|Date / Time||Location|
|Wednesday Nov 18, 2015||O2 Academy Brixton London,||Buy Tickets More Info|
|Thursday Nov 19, 2015||O2 Academy Brixton London,||Buy Tickets More Info|
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Few records make such an instant impression as Home Again, the debut album by Michael Kiwanuka. Immersing the listener in a sound that is both modern and at the same time as familiar as...Expand
Few records make such an instant impression as Home Again, the debut album by Michael Kiwanuka. Immersing the listener in a sound that is both modern and at the same time as familiar as the classics, it manages to strike the balance between being contemporary and somehow utterly timeless.
“I just wanted to make a record that, when someone puts it on, it takes them to a certain place,” says the 24-year-old north Londoner. “I wanted it to have the lush-sounding instrumentation and feel of older records, to be warm and peaceful and put the listener in this little world, which is rich with vibes and sounds and colours.”
For Kiwanuka, key musical touchstones include Marvin Gaye, Otis Redding, Bob Dylan, Paul Simon, Shuggie Otis, Roberta Flack’s First Take, Bill Withers’ Live At Carnegie Hall and D’Angelo’s modern soul landmark Voodoo. Citing the latter album in particular as Exhibit A in refuting suggestions that his listening tastes are rooted exclusively in the 1970s, Kiwanuka calmly shrugs off any “retro” accusations that might be levelled at his music.
“The truth is there was no intention behind any of it,” he states. “There was no intention for my voice to sound old. The songs come out like they do because I like the sound of stuff like that. I didn’t start writing songs to get a record deal. I wrote songs to express myself and they ended up sounding old.”
Moreover, given the fact that he was born in 1986, to Kiwanuka’s impressionable young ears, even the music of the past was fresh to him. “To me, those records sounded new,” he says. “Growing up, I didn’t have records at home. I didn’t even know any Beatles albums. For me, it was all completely brand new music, even though it was recorded decades ago.”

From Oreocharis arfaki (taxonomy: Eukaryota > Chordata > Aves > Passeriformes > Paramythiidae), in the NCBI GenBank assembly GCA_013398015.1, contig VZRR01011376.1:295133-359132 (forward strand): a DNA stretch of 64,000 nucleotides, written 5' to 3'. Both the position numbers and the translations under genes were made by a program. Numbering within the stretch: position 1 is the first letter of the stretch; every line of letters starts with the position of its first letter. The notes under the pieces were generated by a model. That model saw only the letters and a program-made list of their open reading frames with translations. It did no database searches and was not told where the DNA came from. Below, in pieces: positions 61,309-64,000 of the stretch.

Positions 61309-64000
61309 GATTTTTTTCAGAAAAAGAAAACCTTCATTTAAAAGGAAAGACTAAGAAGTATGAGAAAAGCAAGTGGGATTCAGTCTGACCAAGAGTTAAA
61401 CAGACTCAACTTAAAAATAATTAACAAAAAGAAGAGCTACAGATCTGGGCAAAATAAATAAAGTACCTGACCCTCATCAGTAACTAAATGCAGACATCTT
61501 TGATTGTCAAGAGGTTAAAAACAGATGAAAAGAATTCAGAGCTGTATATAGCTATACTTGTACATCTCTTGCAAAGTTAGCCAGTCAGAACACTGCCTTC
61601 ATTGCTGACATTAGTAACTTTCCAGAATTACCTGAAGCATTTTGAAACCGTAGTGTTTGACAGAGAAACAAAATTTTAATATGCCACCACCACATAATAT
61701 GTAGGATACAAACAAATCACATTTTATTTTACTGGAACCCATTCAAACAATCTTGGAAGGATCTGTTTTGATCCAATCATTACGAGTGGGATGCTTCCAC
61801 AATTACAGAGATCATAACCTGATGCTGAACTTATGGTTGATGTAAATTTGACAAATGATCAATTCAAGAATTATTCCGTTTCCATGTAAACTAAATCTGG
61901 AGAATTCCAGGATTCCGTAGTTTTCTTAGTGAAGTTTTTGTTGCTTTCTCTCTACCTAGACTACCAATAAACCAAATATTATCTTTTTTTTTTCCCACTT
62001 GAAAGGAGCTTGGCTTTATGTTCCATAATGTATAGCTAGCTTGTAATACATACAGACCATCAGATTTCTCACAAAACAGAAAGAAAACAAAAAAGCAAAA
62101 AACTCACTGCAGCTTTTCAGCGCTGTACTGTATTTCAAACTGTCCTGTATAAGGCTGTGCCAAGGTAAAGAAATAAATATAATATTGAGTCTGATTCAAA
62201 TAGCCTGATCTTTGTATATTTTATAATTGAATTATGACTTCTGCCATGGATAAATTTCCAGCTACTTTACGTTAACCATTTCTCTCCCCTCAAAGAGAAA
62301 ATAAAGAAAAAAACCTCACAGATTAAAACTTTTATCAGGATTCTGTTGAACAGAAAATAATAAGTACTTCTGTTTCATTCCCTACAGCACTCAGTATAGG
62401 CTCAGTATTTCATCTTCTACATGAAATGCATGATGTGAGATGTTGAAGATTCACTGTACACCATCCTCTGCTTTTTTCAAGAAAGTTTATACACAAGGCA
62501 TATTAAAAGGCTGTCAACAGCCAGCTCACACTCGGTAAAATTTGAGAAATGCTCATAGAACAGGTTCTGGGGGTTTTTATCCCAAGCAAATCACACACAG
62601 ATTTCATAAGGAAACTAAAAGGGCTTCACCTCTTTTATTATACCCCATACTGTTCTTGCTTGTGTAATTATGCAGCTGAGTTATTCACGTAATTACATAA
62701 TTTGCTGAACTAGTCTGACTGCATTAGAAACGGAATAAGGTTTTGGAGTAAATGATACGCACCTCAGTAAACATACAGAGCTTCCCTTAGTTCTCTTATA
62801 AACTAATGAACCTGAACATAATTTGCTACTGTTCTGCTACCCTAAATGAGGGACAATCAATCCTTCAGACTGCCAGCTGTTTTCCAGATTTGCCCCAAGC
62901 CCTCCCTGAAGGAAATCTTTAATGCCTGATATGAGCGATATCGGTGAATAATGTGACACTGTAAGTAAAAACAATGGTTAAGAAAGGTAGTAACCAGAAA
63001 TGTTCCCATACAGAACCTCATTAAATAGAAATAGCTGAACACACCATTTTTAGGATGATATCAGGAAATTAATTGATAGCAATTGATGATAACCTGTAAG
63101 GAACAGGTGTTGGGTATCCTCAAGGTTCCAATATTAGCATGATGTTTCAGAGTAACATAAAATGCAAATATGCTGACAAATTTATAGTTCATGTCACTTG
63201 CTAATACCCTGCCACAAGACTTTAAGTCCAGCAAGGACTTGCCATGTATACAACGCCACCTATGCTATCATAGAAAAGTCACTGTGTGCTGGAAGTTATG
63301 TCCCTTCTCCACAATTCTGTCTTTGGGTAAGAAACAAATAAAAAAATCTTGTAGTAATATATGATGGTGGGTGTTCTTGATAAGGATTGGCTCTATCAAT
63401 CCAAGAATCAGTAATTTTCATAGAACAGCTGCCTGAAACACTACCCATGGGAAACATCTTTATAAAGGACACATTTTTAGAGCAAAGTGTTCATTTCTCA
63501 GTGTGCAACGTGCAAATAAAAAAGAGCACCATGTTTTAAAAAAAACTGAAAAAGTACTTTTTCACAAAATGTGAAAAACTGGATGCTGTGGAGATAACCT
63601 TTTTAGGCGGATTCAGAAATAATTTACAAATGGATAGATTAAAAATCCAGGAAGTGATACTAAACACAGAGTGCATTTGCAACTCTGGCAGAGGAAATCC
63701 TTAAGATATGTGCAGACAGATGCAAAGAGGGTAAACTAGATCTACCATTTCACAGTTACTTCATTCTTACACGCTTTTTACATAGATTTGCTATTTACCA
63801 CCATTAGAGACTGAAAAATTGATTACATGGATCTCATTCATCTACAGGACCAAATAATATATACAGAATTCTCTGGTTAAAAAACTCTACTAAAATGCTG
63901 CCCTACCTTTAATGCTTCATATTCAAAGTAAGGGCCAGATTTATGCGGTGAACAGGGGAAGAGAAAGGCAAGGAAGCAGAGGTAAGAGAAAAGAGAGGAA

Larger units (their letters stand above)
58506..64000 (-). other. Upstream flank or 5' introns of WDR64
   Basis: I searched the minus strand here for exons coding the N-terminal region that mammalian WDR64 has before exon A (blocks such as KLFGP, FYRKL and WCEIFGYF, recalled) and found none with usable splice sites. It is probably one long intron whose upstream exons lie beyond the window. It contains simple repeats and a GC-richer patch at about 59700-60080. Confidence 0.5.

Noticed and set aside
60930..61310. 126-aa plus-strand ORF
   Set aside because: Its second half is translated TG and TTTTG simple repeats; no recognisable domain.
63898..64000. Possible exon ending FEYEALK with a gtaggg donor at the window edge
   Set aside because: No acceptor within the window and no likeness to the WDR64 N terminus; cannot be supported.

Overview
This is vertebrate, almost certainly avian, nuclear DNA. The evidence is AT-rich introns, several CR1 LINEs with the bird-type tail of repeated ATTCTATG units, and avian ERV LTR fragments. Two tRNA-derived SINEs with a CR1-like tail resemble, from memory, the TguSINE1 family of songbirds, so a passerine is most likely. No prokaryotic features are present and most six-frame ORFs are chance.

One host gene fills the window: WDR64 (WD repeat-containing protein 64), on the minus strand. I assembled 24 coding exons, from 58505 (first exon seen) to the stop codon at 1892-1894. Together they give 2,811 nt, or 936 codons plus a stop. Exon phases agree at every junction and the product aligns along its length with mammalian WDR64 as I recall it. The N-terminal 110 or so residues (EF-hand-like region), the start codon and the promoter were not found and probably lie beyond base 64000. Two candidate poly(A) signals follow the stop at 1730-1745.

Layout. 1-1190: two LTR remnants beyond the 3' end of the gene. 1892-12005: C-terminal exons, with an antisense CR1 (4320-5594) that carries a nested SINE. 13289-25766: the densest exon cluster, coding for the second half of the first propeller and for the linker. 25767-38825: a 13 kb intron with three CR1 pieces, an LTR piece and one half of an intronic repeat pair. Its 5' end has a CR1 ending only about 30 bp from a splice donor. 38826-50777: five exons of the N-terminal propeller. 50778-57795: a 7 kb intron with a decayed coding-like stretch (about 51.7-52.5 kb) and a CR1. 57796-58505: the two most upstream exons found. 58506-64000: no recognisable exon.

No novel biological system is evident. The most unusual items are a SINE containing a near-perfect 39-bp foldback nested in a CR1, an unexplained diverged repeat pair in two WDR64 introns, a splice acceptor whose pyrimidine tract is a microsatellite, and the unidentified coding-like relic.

Born in Muswell Hill, London to Ugandan émigré parents, Michael Kiwanuka was brought up in a home from which music was largely absent, with his first introduction to rock (Nirvana, Radiohead) arriving at the same time as he began to hang with the skater kids in the north London suburb during his early teenage years. Later coming across a soul compilation album given away with a music monthly, he was enthralled by the sound of Otis Redding’s studio talkback discussions with his engineer while recording an outtake version of (Sittin’ On) The Dock Of The Bay. From this point on, he resolved to make music that sounded raw and authentic.
Though deeply into soul and jazz, he found real inspiration in the cross-pollination of the two styles with folk in the music of Bill Withers. “Bill Withers was very rootsy and earthy,” he points out, “but people branded him as a soul singer. To me, he was a folk artist. So that encouraged me to keep going, ‘cause I didn’t know where I would fit in as a black guy with an acoustic guitar.”